Hearing from our volunteers during Covid-19
Across Trafford, hundreds of people have risen to the challenges of the Covid-19 outbreak and offered their time, enthusiasm and energy to relief efforts across the borough.
During National Volunteer Week 2020, volunteers have been speaking to us about their experiences and the benefits and challenges of stepping up in their local communities.
Steve is a volunteer at The Bread and Butter Thing (TBBT) in Trafford Park, a charity that aims to make life more affordable for people on a low income. He took up the role of volunteer coordinator in early April, just after the start of the lockdown.
Here he tells us about what he has been doing over the past two months:
My main role is as Volunteer Coordinator and I’m responsible for ensuring we have enough feet on the ground to fulfil orders of food and essential items for the day, while at the same time sticking to social distancing guidelines and making sure the warehouse is not over-populated.
“When the pandemic hit my motivation to volunteer came from the simple human reaction to get out and help others less fortunate during this unprecedented lockdown.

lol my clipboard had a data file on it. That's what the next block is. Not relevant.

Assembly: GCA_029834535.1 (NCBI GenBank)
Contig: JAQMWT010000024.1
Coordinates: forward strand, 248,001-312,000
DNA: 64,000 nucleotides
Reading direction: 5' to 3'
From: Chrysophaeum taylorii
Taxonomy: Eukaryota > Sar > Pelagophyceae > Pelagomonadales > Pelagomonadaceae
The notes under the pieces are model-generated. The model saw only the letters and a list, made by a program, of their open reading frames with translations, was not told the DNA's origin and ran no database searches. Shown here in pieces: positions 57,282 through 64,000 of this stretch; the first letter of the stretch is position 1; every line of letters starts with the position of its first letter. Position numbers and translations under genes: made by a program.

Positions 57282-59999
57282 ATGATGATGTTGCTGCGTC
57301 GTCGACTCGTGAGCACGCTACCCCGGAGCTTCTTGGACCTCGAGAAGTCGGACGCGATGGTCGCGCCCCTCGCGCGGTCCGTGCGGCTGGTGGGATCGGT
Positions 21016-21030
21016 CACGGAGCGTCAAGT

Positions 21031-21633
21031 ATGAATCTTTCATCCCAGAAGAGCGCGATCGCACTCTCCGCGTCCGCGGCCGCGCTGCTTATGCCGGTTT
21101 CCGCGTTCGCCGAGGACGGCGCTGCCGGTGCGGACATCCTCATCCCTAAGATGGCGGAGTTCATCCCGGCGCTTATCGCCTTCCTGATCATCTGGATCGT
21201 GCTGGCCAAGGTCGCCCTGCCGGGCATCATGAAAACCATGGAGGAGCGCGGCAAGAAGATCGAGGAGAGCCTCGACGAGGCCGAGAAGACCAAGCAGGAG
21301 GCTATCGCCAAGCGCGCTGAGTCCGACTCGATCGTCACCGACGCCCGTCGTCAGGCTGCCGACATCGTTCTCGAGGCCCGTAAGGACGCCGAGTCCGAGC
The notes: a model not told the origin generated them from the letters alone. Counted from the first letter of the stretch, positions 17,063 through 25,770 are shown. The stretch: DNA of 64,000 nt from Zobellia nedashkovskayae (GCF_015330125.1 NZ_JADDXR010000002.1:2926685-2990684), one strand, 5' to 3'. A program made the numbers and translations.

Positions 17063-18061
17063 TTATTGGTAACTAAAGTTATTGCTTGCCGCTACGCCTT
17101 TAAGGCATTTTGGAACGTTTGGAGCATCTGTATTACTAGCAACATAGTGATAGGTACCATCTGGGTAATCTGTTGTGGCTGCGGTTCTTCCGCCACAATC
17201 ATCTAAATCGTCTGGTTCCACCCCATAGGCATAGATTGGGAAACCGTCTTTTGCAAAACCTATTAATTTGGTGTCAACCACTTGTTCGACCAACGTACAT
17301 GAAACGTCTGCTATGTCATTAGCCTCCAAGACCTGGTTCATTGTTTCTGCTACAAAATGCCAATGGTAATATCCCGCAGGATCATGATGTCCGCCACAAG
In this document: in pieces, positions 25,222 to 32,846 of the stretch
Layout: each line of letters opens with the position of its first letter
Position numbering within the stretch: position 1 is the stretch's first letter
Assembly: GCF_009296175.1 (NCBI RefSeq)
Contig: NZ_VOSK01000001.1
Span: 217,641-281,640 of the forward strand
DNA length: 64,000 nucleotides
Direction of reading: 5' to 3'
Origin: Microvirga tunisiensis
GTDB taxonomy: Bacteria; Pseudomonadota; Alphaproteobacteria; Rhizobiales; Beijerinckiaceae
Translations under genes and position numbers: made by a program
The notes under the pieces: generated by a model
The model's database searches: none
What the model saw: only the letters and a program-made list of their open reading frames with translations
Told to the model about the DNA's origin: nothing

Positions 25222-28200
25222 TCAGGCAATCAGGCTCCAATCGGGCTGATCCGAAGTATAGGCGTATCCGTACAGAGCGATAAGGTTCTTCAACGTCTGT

“My role was furloughed so I applied for a number of charities including the NHS Volunteer scheme, but due to the high number of responders they had little need for additional volunteers. Then my boss heard that TBBT were looking for a volunteer coordinator, and he forwarded the details straight to me as he know I had been itching to help in any way possible.
“Some of the benefits of volunteering are quite obvious, for example the satisfaction of helping those less fortunate and giving something back to the community around you.
“But there are also real benefits for me in keeping busy and socially interactive. I thrive on human interaction and being able to see and talk to people - practising social distancing of course - has helped with both my mental and physical wellbeing. Doing this role I literally speak to hundreds of people and I get to see all of them at some point over the week.
“It has also been very rewarding to watch the operations become smoother and slicker even as demand has increased and seeing members of staff and volunteers adjust, develop and gel together.